Probe extension pieces 254 and 258 each include a probe bracket 274 and an adjusting screw 218 for adjusting probe 100 in a vertical direction 278. Iron core 102 is positioned into a slot in bracket 274 and is secured to bracket 274 using an epoxy, for example. Positioning the iron core 102 in this way allows the probe 100 to be securely attached to the probe extension pieces 254 and 258, which helps to avoid tilting that causes inconsistent measurement data. The slot is a fixed size and the sense core 102 can vary in length from about 1 cm to about 7.6 cm. A length of the sense core 102 is chosen depending on characteristics of a device being probed. While the trolley 200 only requires one probe 100 for operation, this trolley 200 includes two probes 100 so that the trolley 200 does not have to be flipped or maneuvered to cover the end step region 35 (see
Trolley 200 includes trolley wheels 213 that can be adjusted by rotating the corresponding adjustment screw 210 so that trolley guidance plates 214 fit flush and snug against the inboard sides of the teeth 37 between which the probe 100 is suspended to prevent tilting of the trolley 200. Trolley wheels 213 are disposed in pairs on a width-adjusting member 284. Width-adjusting member 284 is disposed substantially perpendicular to a longitudinal axis of the trolley 200 and extends from opposite sides of the body 250 in a direction substantially parallel to a top surface of the teeth 37 on which the trolley 200 is supported. Trolley wheels 213 are disposed at the width-adjusting member 284 such that a wheel of each pair of wheels is located on opposite sides of the body 250. Adjustment screw 210 is rotated to allow trolley wheels 213 to be positioned apart from one another at a predetermined width corresponding to a distance between selected teeth 37. When adjustment screw 210 is tightened, trolley wheels 213 are secured in place by notches 286 disposed on an upper surface of the width-adjusting member 284. Although trolley wheels 213 are used to move the trolley 200 in an exemplary embodiment, one skilled in the art will recognize that other means of transporting and supporting the trolley 200 may be employed, such as, for example, bearings, rollers, tracks, etc.
Trolley 200 also includes an inductive sensor 288. An exemplary embodiment of an inductive sensor 288 is an eddy current type sensor though use of other suitable sensors is envisioned. Inductive sensor 288 is capable of distinguishing between air and metal, thus inductive sensor 288 senses a ventilation space 290 (see
Once each probe 100 is attached to the corresponding probe extension pieces 254 and 258, the probe 100 is located between the opposed surfaces 42 of the device as shown in
The probe 100 is not limited to structures that are totally enclosed by the sidewalls of the teeth 37. The coil 104 and other parts of the probe 100 can be configured as desired and located above the level of the teeth 37 while suitable extensions of the sense core 102 project down into the space defined between the sidewalls of the teeth 37 and thus establish the air gaps 108 and 109.
The sense core 102 of the probe, which is solid, is different from an air core such as used in the EL CID sensor arrangement. The sense core 102 is preferably made of a material which is easy to work with, such that it is neither too hard, nor too soft, nor difficult to shape, and which exhibits high initial permeability under low flux along with high resistivity characteristics. The sense core 102 can be made of a composite material, a suitable single material such as a metal, or formed of laminations that are secured together. For example, a suitable steel can be used and plates of this type of material (or a mixture of plates of different materials) can be bonded together in order to achieve both the desired shape and durability as well as the above mentioned high initial permeability under low flux and high resistivity characteristics. The sense core 102 can be configured into any suitable configuration and is not limited to the illustrated shape that has been depicted as being essentially cylindrical for illustrative simplicity.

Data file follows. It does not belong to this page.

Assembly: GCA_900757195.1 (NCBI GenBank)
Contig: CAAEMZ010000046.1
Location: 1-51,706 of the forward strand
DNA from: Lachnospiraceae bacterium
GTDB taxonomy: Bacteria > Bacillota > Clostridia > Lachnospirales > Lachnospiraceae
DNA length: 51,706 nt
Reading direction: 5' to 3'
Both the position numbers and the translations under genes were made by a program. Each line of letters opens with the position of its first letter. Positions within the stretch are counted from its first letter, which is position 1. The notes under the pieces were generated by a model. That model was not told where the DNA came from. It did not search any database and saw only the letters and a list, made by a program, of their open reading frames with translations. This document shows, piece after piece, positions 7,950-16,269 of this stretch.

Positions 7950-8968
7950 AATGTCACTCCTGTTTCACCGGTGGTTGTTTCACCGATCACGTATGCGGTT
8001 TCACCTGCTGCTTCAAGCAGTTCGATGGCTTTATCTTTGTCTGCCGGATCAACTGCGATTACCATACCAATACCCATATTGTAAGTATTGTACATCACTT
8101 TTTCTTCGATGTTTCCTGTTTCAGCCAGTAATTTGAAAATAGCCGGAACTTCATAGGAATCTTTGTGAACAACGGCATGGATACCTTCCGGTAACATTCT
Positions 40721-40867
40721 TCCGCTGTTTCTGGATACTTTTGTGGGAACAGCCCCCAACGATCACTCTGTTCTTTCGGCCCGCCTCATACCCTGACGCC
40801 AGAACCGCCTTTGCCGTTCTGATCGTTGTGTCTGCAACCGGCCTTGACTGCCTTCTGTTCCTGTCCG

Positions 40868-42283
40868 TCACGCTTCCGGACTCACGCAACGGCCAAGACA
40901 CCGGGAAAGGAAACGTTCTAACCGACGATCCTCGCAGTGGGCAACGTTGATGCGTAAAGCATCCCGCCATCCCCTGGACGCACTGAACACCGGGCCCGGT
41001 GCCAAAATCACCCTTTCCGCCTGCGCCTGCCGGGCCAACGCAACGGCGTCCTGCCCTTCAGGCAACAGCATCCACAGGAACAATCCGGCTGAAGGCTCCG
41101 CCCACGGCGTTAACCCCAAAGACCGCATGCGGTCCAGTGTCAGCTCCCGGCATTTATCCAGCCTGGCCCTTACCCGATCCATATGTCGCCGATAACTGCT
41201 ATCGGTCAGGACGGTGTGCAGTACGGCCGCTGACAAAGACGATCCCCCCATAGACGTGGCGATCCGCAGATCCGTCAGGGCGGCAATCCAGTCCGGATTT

The probe 100 is not limited to the use of a single core or a single coil and multiple cores and coils can be used. All cores need not pass through a coil and the arrangement which enables the required sensitivity of the flux in the air gaps 108 and 109 is within the purview of the invention. The coils per se of the probe need not be disposed between the teeth 37 and the core can be configured to extend sensing portions thereof into the space between adjacent teeth 37 and establish the necessary sensing portion-air gap relationship.
It should be noted that the air gaps 108 and 109 need not be equal and that a limited amount of movement of the probe 100 with respect to the sides of the teeth 37 is therefore possible. Given that the total of the air gaps 108 and 109 remains constant and no direct contact between the ends of the core and the teeth 37 occurs, accurate flux detection results are possible.
In addition, while the invention has been described with reference to exemplary embodiments, it will be understood by those skilled in the art that various changes may be made and equivalents may be substituted for elements thereof without departing from the scope of the invention. In addition, many modifications may be made to adapt a particular situation or material to the teachings of the invention without departing from the essential scope thereof. Therefore, it is intended that the invention not be limited to the particular embodiment disclosed as the best mode contemplated for carrying out this invention, but that the invention will include all embodiments falling within the scope of the appended claims. Moreover, the use of the terms first, second, etc. do not denote any order or importance, but rather the terms first, second, etc. are used to distinguish one element from another.